By: Meena R Prashant
“Until one has loved an animal, a part of one’s soul remains unawakened.” ― Anatole France
And indeed this is exactly what Hannah Rohini Joseph deeply feels and follows. For more than 10 years, Rohini has been spending her free time helping sick and stray dogs and cats and inspiring others to do the same.
Her desire to work for the voiceless dates back to when she was just few years old. “I grew up with cats and dogs as pets. My father and I would often bring home wounded or unwell animals and we’d nurse them back to health. I’ve always felt more connected to animals than humans, and when you see so many stray animals sufferings all around you, it’s impossible to stay aloof and do nothing,” she says.
A writer in the advertising industry and born and brought up in Kolkata, Rohini, who lived with her family dog (Dobby) and cat (Tiki) and took care of 6 free-roaming cats and all the stray dogs near her house and former office, has recently moved to Mumbai.
“India has a stray dog problem,” she says. “We don’t have adequate systems in place to control the population or deal with crises. I wanted to be a part of the solution instead of just lamenting over the problem”.
Rohini has helped as many as 96 strays in the past 3 years which includes strays that have been treated for injuries and sickness or have been vaccinated and neutered. Some have been adopted, but most reside on the streets they’re familiar with.
“The biggest challenge has been people”, says Rohini. Catching a dog that needs to be treated is hard enough on its own. Add to that, people crowding around to watch instead of help becomes all the more difficult to handle. “Whenever I’m out helping an animal, I’m always very conscious of the fact that I’m being stared at, photographed, or video-taped by men. It is particularly difficult to perform rescues or give treatment late at night because of the threat of verbal and physical abuse from strange men. Moreover as stray animals are seen as a nuisance, I have often been threatened with assault when I treat or feed a stray, with repeated threats that the animals will be removed, beaten or killed, however, this has never stopped me doing good for the these creatures who can’t speak for themselves,” she says with conviction.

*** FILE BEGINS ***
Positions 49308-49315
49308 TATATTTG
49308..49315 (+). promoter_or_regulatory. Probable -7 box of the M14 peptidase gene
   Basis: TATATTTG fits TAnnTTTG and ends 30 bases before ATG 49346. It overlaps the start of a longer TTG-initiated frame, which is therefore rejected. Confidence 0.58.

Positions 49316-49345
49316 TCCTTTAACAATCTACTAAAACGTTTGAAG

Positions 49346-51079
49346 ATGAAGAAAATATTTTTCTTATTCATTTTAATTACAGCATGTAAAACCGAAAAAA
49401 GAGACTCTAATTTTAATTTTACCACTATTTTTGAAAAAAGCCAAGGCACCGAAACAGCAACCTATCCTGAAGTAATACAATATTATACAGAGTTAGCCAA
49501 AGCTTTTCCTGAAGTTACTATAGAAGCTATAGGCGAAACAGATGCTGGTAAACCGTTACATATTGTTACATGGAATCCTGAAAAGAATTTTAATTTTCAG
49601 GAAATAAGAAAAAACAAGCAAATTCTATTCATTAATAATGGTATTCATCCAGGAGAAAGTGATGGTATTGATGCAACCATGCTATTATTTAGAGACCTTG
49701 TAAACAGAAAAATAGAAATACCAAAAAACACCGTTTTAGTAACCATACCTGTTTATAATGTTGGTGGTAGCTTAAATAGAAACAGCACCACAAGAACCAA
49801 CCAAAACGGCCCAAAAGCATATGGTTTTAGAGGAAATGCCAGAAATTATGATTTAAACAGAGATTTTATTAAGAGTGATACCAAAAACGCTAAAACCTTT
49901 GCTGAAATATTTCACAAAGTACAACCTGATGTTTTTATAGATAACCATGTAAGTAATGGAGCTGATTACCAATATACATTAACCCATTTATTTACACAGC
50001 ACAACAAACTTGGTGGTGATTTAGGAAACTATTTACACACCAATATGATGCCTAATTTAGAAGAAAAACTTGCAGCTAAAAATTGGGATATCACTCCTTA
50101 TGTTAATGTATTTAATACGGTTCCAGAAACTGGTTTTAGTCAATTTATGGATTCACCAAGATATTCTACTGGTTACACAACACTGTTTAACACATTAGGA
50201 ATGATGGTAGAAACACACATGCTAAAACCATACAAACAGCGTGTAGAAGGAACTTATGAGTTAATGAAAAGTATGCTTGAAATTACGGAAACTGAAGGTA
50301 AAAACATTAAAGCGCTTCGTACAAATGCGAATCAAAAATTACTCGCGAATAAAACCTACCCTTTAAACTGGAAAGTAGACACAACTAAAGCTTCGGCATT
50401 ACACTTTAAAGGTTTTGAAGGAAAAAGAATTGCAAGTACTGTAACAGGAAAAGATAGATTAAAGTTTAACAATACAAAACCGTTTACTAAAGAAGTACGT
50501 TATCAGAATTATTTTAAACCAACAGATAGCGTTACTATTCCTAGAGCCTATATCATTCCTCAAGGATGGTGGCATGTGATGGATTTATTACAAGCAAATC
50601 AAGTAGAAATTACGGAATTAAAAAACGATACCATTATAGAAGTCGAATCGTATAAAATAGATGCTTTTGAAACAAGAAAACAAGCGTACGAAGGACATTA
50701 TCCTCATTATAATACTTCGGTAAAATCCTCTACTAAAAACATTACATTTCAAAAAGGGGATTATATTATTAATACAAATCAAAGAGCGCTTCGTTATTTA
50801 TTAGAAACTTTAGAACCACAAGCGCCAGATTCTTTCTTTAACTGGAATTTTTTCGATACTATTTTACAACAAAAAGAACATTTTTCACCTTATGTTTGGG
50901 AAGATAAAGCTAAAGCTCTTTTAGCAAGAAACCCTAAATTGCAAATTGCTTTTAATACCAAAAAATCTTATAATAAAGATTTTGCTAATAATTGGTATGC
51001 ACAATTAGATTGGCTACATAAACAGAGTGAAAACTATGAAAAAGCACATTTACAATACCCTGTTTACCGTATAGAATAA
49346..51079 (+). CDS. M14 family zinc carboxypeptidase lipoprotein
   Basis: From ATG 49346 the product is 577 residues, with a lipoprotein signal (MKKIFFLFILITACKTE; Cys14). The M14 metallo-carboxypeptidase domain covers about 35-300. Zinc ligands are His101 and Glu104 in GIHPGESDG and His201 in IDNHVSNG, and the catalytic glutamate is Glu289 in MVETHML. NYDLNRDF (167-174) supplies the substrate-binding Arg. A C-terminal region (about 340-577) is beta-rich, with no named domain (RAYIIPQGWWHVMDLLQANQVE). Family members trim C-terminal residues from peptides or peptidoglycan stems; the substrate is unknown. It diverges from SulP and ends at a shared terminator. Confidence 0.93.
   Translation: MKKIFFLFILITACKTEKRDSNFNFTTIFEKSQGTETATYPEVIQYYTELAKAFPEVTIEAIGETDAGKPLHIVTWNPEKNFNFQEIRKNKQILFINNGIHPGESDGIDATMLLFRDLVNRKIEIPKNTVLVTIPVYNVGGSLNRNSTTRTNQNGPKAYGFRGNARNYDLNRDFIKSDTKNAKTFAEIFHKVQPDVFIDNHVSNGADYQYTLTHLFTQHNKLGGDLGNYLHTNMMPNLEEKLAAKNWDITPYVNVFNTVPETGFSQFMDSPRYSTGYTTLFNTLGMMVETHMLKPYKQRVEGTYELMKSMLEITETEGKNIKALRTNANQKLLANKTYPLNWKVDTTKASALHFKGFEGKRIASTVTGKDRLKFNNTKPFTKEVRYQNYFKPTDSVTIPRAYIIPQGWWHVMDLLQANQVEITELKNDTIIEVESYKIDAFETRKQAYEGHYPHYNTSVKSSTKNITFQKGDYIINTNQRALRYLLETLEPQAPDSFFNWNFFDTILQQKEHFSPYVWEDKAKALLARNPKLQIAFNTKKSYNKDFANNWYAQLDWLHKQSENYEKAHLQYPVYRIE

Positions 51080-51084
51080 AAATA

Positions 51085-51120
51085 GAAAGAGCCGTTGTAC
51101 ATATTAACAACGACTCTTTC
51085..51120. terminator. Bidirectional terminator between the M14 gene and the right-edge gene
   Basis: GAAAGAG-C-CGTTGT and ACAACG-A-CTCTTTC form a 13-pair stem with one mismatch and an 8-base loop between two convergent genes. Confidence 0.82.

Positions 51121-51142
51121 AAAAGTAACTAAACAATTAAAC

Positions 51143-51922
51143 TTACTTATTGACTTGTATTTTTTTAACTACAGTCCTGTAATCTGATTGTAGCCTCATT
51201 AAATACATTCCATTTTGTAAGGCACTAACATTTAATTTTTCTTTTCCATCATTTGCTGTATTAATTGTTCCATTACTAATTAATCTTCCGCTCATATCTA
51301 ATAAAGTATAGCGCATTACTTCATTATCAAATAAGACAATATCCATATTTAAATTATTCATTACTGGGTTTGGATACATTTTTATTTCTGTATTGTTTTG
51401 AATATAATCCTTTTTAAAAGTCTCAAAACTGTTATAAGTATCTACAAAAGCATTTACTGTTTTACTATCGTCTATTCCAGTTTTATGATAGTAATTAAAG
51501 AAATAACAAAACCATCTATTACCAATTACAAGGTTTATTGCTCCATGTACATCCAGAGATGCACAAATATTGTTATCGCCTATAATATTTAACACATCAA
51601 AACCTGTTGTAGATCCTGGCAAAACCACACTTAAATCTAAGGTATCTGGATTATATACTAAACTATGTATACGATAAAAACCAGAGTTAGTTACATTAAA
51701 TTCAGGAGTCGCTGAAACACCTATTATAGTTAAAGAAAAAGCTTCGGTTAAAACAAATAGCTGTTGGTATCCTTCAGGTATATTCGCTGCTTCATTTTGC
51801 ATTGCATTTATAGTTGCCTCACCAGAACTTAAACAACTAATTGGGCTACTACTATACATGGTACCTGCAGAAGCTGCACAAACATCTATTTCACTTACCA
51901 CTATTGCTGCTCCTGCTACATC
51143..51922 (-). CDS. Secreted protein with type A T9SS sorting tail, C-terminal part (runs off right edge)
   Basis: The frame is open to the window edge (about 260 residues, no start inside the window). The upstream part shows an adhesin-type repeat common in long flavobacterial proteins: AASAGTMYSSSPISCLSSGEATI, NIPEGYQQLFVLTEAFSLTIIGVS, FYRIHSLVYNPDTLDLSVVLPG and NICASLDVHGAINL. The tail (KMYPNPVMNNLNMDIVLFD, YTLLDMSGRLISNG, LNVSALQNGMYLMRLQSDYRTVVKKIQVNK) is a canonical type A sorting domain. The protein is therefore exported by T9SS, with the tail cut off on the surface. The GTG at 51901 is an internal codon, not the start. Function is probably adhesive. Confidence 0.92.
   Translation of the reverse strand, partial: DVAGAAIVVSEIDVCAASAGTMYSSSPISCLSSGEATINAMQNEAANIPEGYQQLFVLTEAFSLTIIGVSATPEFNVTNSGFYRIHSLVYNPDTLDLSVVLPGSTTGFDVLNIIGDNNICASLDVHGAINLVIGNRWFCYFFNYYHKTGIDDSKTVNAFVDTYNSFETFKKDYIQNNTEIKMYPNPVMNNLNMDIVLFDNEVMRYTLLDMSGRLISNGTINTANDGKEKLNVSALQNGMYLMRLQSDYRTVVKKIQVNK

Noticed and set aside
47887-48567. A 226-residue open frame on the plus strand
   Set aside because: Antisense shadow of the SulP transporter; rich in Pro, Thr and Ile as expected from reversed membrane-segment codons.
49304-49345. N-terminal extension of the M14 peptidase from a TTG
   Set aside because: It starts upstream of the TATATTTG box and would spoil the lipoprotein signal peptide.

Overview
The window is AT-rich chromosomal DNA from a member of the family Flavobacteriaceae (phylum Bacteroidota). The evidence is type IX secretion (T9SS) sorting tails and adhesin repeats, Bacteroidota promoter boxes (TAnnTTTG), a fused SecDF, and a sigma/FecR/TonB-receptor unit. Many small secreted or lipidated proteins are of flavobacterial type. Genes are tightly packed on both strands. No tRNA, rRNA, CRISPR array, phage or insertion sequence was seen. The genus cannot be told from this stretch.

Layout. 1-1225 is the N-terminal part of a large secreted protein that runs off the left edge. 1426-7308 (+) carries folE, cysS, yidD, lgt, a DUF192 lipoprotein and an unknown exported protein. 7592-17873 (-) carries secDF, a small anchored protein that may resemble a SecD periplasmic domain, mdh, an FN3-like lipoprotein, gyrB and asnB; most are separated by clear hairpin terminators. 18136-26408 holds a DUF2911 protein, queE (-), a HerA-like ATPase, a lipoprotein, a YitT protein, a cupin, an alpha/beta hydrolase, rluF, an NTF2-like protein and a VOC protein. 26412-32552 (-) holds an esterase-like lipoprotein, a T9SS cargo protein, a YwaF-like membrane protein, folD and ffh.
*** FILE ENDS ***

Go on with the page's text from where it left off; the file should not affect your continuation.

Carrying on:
Rohini has often been called ‘crazy’, ‘obsessed’, or perceived to be ‘jobless’ just because she chooses to spend time helping an animal. But this, she says, does not deter her from doing her duty.
The other challenge is lack of infrastructure. “There are fantastic vets all over the country, but due to lack of infrastructure nothing much can be done for stray animals. Typically, people who care for stray animals cannot afford to take them to expensive clinics. Good veterinary care comes at a high price that only a very small section of pet owners can afford. Charitable organisations are overwhelmed with cases. “In an ideal world, every not for profit organisation should be able to provide the same services as private practices without the exorbitant prices,” she feels.
Apart from helping an injured or sick animals, Rohini’s main goal is to sterilize and vaccinate strays, in an effort to reduce the population as well as keep the existing population healthy. She started doing that from her own pocket but very soon she realized she wouldn’t be able to sustain the activities for too long. “I turned to friends, family and social media to raise funds and managed to reach my goals thanks to people’s generosity,” she says. She plans to continue helping as many strays as she can with whatever means are at her disposal.
(Meena R Prashant is a freelance Journalist with Stree)